2. Goal of the study: Is the purpose of the study clearly stated at the beginning? This will give you a clear understanding of the focus of the paper and the gap it intends to bridge through the study. A reader needs to know why they should read it, how it benefits them, and how coherent the paper is.
3. Check the Methods: See if authors have clearly described the research design (such as participants, approach, how samples were recruited or randomly assigned, what were they tasked to do, and how data were collected) See an excerpt of the Method section below:

4. Research Questions/Hypotheses: Are questions/hypotheses clearly stated and well-formed to be specific enough? Does the paper even have research questions or hypotheses that are linked to previous research? Using very general questions that are hard to measure would lead to bias as well. Check out the following examples:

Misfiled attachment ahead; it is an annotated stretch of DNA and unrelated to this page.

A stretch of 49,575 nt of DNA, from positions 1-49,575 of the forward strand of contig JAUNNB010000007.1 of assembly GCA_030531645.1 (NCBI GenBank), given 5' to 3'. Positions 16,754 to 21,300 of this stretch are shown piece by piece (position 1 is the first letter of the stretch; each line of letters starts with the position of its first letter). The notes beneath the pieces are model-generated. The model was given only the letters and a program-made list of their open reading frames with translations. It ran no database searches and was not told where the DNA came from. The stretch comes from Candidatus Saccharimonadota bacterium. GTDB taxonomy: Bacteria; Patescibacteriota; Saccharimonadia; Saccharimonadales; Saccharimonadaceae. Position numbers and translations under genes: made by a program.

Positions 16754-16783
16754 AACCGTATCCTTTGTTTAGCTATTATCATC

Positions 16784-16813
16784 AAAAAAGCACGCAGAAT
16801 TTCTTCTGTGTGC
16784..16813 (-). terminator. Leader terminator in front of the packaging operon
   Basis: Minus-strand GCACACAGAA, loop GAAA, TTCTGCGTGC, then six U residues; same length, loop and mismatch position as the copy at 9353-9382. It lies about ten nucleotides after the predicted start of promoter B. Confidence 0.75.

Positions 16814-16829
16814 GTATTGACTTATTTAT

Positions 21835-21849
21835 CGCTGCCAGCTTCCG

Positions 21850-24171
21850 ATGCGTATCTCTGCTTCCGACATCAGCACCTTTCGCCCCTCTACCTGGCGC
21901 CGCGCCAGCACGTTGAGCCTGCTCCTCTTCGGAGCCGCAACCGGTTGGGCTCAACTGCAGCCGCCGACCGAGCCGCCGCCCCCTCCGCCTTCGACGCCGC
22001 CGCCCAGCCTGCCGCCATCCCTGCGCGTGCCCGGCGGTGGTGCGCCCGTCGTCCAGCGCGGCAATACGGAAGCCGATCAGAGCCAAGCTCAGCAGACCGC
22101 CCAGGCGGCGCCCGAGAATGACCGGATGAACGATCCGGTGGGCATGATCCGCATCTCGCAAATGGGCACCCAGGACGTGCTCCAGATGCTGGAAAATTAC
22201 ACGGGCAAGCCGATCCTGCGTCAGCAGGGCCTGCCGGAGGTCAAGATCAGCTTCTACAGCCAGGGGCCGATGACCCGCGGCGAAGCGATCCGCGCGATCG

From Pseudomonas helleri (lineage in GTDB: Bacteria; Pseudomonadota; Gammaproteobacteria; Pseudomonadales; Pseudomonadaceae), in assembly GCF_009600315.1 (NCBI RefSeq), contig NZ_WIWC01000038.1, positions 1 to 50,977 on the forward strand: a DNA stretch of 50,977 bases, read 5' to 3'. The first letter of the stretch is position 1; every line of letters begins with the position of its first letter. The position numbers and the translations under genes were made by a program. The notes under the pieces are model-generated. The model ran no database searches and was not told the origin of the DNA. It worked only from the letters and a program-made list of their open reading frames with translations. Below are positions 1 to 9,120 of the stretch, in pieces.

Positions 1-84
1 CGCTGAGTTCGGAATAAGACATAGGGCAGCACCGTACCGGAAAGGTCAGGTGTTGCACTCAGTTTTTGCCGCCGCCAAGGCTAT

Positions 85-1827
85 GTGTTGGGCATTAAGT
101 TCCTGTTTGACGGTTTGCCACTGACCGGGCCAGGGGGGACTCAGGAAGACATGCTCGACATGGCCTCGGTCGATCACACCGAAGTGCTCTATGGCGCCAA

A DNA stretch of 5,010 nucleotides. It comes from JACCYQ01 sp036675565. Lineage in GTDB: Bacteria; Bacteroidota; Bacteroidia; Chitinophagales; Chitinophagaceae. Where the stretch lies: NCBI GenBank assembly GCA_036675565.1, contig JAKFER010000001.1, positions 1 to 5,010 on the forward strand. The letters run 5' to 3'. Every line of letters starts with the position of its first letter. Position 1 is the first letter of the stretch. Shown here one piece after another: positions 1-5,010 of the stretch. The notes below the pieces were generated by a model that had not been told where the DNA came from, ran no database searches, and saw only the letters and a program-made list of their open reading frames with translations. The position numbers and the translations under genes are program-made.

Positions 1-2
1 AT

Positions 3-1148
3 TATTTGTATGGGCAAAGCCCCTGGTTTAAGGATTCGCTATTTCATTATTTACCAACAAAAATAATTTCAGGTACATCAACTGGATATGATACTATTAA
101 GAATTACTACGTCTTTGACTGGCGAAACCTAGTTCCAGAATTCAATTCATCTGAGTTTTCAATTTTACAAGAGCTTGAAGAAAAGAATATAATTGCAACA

Hypotheses in one study: According to the previous studies, we hypothesized that: (a) the psychological well-being of mothers of normal-functioning children is higher than that of mothers of autistic and blind children, and (b) mothers of blind and autistic children are different in terms of their psychological well-being.

Hypothesis in another study: Based on this analysis, the proposed research broadly predicts that students who view an instructor draw diagrams during a concurrent oral explanation will perform better on a transfer test than students who view the equivalent static (i.e., already-drawn) diagrams while listening to the same oral explanation.

Research Questions in one study:
When solicited during an interview, are eight graders able to express epistemic reflection along the four dimensions identified in the literature?